OWARD THE END of his life, Bishop Fulton J. Sheen said that “anything he had ever said of significance was taken from either Knox or Chesterton.” In one of his writings—I forget which—GILBERT KEITH CHESTERTON (d. 1936) said something to the effect of: “People think orthodoxy is boring, but nothing is more exciting.” I believe Chesterton was talking about how heresies have always sprung up, going all the way back to the beginning of the Church. Some heresies took excesses one way, whereas others went the other way. Consider Jansenism, Arianism, Monophysitism, Nestorianism, the controversy of Baptism with Saint Cyprian, etc. An expert in theology could undoubtably add tons more to that list!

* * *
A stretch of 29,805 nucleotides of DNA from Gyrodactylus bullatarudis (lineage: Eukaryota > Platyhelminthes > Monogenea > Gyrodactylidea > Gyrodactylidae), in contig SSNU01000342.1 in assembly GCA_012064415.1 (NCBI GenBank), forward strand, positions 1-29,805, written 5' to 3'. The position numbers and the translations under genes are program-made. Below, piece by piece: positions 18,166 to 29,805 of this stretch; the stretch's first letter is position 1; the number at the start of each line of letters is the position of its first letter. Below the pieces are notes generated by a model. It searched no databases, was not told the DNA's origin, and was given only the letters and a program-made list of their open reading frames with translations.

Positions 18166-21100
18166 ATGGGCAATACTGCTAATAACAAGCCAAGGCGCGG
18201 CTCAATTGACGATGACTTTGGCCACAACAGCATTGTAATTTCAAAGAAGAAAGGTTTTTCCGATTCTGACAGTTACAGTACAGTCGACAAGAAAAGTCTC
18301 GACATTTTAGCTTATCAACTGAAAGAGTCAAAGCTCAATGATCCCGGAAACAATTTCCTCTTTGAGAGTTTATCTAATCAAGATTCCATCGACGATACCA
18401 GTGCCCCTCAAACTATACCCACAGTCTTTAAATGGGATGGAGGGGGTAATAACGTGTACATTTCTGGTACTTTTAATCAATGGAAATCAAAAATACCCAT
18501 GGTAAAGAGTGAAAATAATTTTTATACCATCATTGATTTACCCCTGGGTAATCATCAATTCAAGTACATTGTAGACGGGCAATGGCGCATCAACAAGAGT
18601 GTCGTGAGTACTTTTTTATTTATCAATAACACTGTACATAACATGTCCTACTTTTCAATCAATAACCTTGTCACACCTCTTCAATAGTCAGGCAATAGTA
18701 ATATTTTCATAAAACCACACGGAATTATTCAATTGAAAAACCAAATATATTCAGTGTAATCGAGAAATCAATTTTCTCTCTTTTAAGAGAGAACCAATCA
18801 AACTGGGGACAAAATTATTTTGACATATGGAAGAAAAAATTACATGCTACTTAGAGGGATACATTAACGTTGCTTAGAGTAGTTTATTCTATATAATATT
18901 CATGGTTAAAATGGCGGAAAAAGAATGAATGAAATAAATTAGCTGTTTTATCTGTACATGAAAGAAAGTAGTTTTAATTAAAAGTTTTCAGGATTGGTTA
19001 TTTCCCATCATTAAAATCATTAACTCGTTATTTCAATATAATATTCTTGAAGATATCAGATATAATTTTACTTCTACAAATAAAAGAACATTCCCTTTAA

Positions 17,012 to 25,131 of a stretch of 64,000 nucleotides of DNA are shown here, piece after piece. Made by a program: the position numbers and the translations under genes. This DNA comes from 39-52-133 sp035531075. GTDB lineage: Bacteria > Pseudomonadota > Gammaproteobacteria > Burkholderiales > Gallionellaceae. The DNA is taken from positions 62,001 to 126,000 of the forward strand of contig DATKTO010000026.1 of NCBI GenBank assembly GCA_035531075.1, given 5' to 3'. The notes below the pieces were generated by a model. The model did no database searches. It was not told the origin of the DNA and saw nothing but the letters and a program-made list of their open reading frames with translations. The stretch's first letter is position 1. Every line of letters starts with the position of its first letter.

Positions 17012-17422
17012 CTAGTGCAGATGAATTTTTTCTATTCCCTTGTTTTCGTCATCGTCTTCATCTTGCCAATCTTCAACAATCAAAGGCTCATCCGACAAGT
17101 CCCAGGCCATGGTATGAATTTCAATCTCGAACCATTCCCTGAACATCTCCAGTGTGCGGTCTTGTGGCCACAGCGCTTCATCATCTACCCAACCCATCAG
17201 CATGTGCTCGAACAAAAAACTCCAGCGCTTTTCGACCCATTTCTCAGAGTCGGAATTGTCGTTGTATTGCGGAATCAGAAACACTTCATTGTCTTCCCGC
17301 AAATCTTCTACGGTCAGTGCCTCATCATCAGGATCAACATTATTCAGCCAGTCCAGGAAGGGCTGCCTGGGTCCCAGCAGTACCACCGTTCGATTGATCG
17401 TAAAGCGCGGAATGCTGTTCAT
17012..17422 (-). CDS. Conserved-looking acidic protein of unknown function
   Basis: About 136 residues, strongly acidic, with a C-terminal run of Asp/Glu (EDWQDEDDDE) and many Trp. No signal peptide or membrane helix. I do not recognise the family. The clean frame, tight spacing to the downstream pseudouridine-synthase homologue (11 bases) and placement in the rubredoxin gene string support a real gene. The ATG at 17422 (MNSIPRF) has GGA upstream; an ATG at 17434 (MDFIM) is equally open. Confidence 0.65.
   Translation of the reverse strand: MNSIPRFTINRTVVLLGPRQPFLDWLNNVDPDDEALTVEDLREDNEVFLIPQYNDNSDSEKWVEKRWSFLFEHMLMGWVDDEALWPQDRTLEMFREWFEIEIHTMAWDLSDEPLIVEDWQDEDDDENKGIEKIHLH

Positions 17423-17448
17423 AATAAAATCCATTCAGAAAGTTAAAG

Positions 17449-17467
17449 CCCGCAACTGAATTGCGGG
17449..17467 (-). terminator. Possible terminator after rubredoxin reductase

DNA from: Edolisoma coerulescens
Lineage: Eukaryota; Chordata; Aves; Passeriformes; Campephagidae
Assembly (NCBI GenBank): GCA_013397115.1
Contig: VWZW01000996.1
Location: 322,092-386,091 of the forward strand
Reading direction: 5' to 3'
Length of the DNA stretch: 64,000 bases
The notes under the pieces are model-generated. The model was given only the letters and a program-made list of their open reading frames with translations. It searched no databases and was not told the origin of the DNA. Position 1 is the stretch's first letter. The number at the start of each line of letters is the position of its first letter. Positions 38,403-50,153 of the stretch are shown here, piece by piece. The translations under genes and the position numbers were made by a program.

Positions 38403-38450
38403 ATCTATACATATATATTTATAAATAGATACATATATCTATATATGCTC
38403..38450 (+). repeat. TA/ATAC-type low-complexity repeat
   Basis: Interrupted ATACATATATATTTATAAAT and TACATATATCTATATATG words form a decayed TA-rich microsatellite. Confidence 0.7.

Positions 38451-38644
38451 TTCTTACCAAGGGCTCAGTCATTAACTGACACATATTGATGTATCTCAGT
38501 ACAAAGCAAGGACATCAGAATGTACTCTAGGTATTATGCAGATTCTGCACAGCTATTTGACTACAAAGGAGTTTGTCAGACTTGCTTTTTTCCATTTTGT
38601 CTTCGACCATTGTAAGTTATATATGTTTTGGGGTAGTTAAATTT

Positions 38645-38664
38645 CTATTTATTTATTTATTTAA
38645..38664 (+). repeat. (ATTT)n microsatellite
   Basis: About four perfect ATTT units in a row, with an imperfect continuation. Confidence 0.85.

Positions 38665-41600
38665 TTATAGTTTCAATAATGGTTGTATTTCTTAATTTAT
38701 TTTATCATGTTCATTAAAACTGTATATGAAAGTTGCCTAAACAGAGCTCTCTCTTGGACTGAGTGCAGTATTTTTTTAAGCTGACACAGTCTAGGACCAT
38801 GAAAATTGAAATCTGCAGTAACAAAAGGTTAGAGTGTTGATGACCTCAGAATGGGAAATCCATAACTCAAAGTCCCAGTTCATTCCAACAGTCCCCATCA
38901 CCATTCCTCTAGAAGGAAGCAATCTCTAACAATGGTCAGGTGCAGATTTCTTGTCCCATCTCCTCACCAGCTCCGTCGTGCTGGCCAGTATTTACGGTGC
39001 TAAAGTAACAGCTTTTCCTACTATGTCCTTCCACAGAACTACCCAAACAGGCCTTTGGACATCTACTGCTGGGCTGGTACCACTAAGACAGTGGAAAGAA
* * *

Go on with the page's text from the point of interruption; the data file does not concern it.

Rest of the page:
Keeping Balance • In our own time, two “sides” seem to have emerged. One acts as if the Church began in the 1960s, saying everything that came before Vatican II is garbage and can be ignored. That side tends to embrace immorality, saying there’s no such thing as “sinful” behavior (except racism, which they consider to be the unforgivable sin). The other side pretends the “real” Church basically stopped in 1945. They have a warped view of what it means to be a Christian, and spend most of their time watching cable news, making videos of themselves, begging for money online, and hysterically arguing over “hot takes” on FACEBOOK or TWITTER. When it comes to pre-conciliar liturgical praxis, they often make erroneous statements. However, you must never correct them, because they acknowledge no authority (aside from themselves). It seems to me that authentic Catholicism is something of a via media between both sides. In a moment, I’ll say something about “progressive” Catholics and also “nasty” traditionalists—and I will do so in the context of death.